Union head calls silica rule delay heartless
An estimated 100 died during two years of inaction
AFL-CIO President Richard Trumka said it’s time for the Obama administration to push forward on a proposed silica delay that has been stuck in limbo at the White House Office of Management and Budget (OMB) for two years – long past the required 90 day deadline.
In a blog post on www.huffingtonpost.com, Trumka blamed “well-funded knee-jerk opposition by business trade groups and industry associations” for blocking the stronger silica dust limits proposed by OSHA.
“I've seen how hard it is to take on the heavyweight corporate lobbyists who hold so much sway in Washington,” wrote Trumka. “But I've also seen what a worker's struggle for breath looks like. You see, I come from a three-generation coal-mining family in a coal-mining town. We know what work can do to a person's lungs.”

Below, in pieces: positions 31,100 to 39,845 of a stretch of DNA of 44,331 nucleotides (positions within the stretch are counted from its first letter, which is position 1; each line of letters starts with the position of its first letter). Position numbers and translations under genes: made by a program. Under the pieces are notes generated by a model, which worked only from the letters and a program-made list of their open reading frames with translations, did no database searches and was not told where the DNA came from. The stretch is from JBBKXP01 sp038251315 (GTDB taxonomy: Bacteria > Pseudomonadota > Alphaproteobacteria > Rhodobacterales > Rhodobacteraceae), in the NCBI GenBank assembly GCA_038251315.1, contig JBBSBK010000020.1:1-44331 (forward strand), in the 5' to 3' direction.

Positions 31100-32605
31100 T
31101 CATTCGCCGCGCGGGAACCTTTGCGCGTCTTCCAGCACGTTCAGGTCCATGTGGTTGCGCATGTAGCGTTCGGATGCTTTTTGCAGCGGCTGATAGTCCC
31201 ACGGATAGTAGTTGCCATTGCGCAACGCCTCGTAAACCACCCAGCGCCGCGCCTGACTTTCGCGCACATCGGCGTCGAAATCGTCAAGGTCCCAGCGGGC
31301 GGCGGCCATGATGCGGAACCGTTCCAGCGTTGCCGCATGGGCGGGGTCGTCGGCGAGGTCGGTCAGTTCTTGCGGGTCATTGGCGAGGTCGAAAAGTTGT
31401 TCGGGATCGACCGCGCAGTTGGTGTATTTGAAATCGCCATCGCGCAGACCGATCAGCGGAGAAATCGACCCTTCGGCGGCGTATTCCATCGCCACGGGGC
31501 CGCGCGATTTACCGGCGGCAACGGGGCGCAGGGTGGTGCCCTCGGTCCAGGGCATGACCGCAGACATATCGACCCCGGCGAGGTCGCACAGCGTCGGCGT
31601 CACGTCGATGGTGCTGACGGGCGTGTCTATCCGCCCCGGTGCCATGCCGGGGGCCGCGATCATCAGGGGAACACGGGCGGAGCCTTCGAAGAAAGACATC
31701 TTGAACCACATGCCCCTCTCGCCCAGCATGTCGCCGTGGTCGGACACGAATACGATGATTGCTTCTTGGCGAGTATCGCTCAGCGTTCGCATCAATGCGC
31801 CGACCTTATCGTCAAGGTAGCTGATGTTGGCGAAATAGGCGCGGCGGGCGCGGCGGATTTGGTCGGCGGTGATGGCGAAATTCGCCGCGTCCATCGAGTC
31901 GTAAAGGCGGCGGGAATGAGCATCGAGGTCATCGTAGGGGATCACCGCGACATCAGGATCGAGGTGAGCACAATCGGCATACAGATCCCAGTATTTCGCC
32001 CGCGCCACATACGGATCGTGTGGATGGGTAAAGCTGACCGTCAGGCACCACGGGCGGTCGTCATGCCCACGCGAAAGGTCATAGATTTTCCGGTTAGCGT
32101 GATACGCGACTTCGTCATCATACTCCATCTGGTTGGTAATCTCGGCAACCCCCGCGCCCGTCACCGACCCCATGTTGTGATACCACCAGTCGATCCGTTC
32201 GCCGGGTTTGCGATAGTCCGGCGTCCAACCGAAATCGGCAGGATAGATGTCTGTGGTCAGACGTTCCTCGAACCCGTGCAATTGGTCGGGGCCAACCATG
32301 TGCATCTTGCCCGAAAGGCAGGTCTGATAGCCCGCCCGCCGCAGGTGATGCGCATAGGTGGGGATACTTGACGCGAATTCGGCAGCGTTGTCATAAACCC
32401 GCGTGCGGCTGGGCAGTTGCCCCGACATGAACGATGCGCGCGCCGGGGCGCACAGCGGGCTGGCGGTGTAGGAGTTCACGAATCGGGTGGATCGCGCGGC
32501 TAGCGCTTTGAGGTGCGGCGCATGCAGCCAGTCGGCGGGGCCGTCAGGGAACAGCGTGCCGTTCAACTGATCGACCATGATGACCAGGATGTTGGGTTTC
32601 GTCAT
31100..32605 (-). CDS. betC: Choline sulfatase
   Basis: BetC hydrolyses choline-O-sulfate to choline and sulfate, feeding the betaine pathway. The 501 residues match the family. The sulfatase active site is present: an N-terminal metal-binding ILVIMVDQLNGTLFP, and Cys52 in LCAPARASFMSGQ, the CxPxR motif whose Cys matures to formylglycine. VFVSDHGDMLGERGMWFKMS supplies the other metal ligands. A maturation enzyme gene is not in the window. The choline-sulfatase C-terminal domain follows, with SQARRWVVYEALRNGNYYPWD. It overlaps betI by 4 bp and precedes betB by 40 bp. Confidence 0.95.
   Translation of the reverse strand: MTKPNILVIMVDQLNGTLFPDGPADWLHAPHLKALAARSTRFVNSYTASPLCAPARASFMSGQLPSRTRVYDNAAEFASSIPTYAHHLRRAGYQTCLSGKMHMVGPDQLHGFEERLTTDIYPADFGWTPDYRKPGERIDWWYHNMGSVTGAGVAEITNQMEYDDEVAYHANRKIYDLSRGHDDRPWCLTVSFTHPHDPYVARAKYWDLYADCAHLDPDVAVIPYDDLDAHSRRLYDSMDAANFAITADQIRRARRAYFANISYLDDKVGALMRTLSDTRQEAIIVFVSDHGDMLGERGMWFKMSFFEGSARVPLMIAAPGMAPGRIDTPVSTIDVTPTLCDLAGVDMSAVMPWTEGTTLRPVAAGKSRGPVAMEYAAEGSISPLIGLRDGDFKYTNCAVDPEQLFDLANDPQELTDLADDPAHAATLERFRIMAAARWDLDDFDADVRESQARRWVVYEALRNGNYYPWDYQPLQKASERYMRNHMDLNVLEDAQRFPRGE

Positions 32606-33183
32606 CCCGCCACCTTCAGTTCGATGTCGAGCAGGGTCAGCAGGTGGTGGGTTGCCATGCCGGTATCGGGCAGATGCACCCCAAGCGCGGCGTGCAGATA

He called the silica rule delay “inexcusable and heartless.”
The National Council for Occupational Safety and Health (NCOSH) estimates that during the two-year delay, 100 people have died and thousands have become ill from silica exposure.
Workers can be exposed to dangerous levels of silica dust through cutting, drilling, grinding, or otherwise disturbing material that might contain silica, such as during construction or mining jobs.
Studies have found a strong association between silica exposure and lung cancer, kidney disease and autoimmune system disorders. Yet, OSHA does not have a comprehensive, protective standard on the books to address it.
The National Institute for Occupational Safety and Health (NIOSH) estimates that 1.7 million workers in the U.S. are exposed to silica dust.
Industry groups who oppose new standards argue that current regulations are sufficient and that new ones will cost them billions of dollars annually and as many as 170,000 jobs over the next decade. The proposal is estimated to carry an economic impact in excess of $100 million.